Cholesterol diet enhances daily rhythm of Pai-1 mRNA in the mouse liver

Takashi Kudo, Emiko Nakayama, Sawako Suzuki, Masashi Akiyama, Shigenobu Shibata

Research output: Contribution to journalArticle

30 Citations (Scopus)

Abstract

Myocardial infarction frequently occurs in the morning, a phenomenon in part resulting from the downregulation of fibrinolytic activity. Plasminogen activator inhibitor-1 (PAI-1) is a key factor behind fibrinolytic activity, and its gene expression is controlled under the circadian clock gene in the mouse heart and liver. Hypercholesterolemia has been associated with impaired fibrinolysis due to enhanced PAI-1 activity, which has also been implicated in atherosclerosis. The aim of this study was to decipher whether the Pai-1 gene is still expressed daily with hypercholesterolemia. Hypercholesterolemia (1% cholesterol diet) did not significantly affect the daily expression of clock genes (Per2 and Bmal1) and clock-controlled genes (Dbp and E4bp4) in the liver (P > 0.05); however, daily expression of the Pai-1 gene and Pai-1 promoter regulating factor genes such as Nr4a1 was significantly upregulated (P < 0.01). Daily restricted feeding for 4 h during the day reset the gene expression of Per2, Pai-1, Nr4a1, and Tnf-α. Lesion of the suprachiasmatic nucleus, the location of the main clock system, led to loss of Per2 and Pai-1 daily expression profiles. In the present experiments, we demonstrated that hypercholesterolemia enhanced daily expression of the Pai-1, Tnf-α, and Nr4a1 genes in the mouse liver without affecting clock and clock-controlled genes. Therefore, the risk or high frequency of acute atherothrombotic events in the morning still seems to be a factor that may be augmented under conditions of hypercholesterolemia.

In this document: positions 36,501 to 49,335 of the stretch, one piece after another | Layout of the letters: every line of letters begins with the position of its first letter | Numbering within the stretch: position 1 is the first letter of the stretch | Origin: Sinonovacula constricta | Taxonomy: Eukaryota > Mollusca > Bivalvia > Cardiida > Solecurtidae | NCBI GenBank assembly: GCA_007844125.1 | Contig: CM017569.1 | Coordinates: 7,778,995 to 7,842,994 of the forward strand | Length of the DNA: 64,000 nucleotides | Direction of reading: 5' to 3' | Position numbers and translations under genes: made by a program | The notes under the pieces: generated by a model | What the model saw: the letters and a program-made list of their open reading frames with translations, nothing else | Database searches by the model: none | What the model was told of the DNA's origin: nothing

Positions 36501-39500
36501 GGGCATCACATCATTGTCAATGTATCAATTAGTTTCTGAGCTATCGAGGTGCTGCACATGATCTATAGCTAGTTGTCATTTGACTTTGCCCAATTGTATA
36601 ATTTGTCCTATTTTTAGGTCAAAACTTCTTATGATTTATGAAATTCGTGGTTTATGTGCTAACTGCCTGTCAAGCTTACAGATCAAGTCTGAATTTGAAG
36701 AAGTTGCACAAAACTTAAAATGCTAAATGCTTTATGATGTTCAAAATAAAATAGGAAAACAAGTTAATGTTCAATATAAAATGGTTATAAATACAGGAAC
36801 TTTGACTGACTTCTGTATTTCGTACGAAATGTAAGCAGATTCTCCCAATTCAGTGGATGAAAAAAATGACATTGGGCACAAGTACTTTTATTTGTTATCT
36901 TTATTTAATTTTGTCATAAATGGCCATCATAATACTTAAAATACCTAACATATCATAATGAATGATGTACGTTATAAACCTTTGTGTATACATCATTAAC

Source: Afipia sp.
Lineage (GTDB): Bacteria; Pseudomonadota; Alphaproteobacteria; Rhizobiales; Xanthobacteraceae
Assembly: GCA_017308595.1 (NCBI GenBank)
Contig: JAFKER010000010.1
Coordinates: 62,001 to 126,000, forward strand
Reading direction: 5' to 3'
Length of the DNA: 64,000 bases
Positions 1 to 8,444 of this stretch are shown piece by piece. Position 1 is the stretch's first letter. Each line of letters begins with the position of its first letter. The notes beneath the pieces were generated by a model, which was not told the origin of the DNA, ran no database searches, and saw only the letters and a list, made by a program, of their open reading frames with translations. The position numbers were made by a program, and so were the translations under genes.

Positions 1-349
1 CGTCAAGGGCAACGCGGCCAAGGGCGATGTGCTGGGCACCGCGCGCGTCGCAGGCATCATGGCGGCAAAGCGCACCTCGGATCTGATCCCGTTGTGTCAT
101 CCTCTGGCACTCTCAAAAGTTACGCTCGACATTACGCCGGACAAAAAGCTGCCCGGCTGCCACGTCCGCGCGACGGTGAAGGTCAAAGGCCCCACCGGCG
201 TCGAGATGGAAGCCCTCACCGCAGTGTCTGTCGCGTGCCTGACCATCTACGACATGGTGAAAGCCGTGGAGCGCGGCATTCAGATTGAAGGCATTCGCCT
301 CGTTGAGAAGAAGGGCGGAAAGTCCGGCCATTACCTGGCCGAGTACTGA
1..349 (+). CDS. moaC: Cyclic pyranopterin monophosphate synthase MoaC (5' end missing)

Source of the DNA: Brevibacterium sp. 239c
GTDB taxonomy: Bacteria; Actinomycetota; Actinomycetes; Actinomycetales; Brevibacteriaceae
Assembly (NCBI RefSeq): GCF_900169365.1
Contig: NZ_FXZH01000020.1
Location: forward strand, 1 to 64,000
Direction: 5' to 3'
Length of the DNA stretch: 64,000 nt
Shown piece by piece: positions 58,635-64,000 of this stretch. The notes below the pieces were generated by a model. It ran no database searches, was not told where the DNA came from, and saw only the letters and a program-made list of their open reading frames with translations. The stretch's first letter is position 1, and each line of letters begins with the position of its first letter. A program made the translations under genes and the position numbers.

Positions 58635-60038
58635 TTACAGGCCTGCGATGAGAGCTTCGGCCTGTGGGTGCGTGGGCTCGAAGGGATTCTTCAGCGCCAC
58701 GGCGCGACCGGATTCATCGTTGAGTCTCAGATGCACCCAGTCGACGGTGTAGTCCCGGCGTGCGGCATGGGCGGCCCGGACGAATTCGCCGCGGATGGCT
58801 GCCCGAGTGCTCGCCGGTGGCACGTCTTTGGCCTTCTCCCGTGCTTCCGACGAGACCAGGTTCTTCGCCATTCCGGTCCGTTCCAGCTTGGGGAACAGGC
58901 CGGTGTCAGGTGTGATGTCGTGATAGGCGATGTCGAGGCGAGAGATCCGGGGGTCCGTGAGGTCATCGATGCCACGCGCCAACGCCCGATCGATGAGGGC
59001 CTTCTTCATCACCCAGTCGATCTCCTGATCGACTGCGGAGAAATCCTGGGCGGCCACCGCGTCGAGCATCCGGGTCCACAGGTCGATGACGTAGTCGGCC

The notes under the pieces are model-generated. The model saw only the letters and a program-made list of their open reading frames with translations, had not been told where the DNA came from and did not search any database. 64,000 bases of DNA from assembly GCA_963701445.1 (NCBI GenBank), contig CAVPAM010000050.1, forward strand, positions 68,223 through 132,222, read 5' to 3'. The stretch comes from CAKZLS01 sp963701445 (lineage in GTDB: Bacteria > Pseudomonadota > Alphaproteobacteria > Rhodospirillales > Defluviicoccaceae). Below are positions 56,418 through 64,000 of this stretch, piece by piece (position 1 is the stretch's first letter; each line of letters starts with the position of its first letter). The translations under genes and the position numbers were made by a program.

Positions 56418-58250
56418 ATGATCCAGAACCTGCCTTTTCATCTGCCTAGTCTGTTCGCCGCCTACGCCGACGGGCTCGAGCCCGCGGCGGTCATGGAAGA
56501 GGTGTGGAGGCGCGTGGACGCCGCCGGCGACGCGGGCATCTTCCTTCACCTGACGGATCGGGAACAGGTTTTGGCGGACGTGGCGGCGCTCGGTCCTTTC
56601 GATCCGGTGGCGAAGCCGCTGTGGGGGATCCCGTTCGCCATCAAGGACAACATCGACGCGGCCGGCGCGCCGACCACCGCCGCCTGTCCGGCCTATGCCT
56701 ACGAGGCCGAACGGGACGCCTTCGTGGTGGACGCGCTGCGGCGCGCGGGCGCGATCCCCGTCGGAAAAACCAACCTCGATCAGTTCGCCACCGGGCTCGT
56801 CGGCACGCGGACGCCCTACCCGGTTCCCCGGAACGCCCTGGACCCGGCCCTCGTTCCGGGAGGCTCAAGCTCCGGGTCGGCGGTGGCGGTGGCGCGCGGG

Original languageEnglish
Pages (from-to)E644-E651
JournalAmerican Journal of Physiology - Endocrinology and Metabolism
Volume287
Issue number4 50-4
DOIs
Publication statusPublished - 2004 Oct 1

Keywords

  • Circadian
  • Clock gene
  • Fibrinolytic
  • Hypercholesterolemia
  • Suprachiasmatic

ASJC Scopus subject areas

  • Endocrinology, Diabetes and Metabolism
  • Physiology
  • Physiology (medical)

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